Crime

Accused cocaine trafficker Chase Hanson found guilty on all but one count

Chase Hanson, center, was convicted Thursday on nine of 10 counts stemming from his August 2015 arrest for running a drug trafficking operation.
Chase Hanson, center, was convicted Thursday on nine of 10 counts stemming from his August 2015 arrest for running a drug trafficking operation. dmiddlecamp@thetribunenews.com

The Morro Bay man accused of running the largest cocaine trafficking operation in recent San Luis Obispo County history faces a lengthy stint in state prison after he was convicted on nine of the 10 counts stemming from his August 2015 arrest.

A San Luis Obispo Superior Court jury Thursday found Chase Hanson, 26, guilty of conspiracy to commit a crime, transport/sale/furnishing a controlled substance, felon in possession of a firearm, unlawful possession of ammunition and two counts each of possession of an assault weapon and possession of large capacity ammunition magazines. Jurors acquitted Hanson on one count of felon in possession of a firearm.

Each charge carries an average maximum sentence of approximately three years in state prison, although enhancements could increase that time.

Hanson appeared calm as the clerk read the verdicts.

It brought an end to a two-week-long trial that saw testimony from more than half a dozen witnesses, including the detective who oversaw the nine-month investigation that included wiretaps and aerial surveillance, the man who served as Hanson’s right-hand man and Hanson’s grandfather.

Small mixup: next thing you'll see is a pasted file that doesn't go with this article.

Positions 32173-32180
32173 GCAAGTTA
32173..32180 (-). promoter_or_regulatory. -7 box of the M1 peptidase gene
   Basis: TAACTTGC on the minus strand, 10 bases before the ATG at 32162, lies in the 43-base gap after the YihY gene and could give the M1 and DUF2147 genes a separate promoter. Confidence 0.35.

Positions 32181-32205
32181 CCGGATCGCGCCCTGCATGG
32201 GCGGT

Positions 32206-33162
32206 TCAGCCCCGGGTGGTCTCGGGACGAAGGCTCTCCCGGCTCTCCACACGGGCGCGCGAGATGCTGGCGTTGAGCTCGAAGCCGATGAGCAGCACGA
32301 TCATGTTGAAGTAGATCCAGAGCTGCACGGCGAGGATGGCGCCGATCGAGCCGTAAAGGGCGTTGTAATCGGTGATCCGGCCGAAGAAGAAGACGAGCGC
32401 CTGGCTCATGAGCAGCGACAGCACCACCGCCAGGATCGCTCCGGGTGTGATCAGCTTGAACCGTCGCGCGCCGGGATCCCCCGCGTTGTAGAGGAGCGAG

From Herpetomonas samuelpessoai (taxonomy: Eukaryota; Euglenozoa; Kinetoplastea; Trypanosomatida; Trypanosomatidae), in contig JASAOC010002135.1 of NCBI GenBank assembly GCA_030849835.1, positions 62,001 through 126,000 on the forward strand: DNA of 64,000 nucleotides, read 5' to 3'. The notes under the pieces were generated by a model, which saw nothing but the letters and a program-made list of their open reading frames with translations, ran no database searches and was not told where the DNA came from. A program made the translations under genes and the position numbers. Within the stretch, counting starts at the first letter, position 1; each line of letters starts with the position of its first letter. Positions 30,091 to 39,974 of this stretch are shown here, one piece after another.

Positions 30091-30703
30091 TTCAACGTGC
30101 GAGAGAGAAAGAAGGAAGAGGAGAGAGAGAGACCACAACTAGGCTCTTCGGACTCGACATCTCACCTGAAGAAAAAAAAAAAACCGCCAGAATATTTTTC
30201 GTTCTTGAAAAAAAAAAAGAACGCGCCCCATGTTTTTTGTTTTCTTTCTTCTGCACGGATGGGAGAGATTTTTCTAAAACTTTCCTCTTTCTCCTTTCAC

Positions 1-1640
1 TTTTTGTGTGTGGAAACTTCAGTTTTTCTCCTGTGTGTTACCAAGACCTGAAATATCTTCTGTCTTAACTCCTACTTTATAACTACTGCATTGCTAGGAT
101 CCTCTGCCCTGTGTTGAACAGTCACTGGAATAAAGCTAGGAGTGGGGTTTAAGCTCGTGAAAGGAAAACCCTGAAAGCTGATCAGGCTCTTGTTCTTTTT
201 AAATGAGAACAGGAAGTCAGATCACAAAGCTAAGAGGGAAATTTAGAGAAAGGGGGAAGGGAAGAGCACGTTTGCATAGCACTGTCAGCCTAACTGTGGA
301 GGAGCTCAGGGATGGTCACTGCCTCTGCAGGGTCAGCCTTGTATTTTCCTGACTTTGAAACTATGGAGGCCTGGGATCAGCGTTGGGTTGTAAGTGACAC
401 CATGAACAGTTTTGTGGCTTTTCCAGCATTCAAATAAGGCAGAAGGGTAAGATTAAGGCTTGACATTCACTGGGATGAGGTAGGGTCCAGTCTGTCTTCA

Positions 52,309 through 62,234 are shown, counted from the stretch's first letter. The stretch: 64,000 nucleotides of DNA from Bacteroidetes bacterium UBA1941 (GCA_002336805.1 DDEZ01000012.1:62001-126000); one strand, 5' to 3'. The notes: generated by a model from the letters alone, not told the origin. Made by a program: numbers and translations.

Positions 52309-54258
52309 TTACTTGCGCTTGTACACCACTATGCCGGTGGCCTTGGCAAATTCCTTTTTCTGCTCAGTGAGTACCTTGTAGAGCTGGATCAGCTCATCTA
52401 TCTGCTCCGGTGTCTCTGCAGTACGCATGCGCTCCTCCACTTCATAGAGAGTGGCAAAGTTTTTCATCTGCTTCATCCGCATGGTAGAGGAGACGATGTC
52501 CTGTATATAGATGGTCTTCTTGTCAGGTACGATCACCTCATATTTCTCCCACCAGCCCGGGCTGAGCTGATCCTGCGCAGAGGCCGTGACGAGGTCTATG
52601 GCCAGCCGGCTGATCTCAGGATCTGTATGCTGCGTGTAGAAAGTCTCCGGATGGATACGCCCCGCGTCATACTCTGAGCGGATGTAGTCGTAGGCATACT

In closing arguments, Deputy District Attorney Kristy Imel presented jurors with a courtroom full of physical evidence: bags of cocaine and MDMA, six long rifles and a handgun, bags of ammunition and high-capacity ammunition magazines and a 20-ton hydraulic press that Hanson was accused of using to press his own kilos of cocaine. She called those items evidence of a wide-scale drug trafficking organization.

Defense attorney Jeffry Radding argued that Hanson deserved consideration without the jury making up its mind beforehand. He also took exception to the testimony of Dane Bennett, Hanson’s co-defendant and alleged right hand.

“I think we are on trial to set a record straight,” Radding said. “Dane Bennett is no victim.”

Radding said Bennett’s boyish appearance belied a career criminal who was all too eager to play the victim and sell Hanson out when the two got caught.

“(Detective Jason Nadal) delivered the theme, and Dane Bennett picked up on it,” Radding said.

In her rebuttal, Imel argued that Bennett was a self-admitted drug dealer who didn’t hide his criminal past from the jury.

“He’s a drug dealer that’s part of a conspiracy that an excellent detective got to talk,” Imel said.

Radding was successful in establishing reasonable doubt on a single count: an allegation that Hanson, a previously convicted felon, was in possession of a revolver. Radding argued that there was evidence the revolver may have belonged to Bennett.

Jury foreman Peter DuFresne, of Los Osos, said jurors quickly agreed on all other counts.

Hanson is scheduled to be sentenced July 20.

Andrew Sheeler: 805-781-7929, @andrewsheeler

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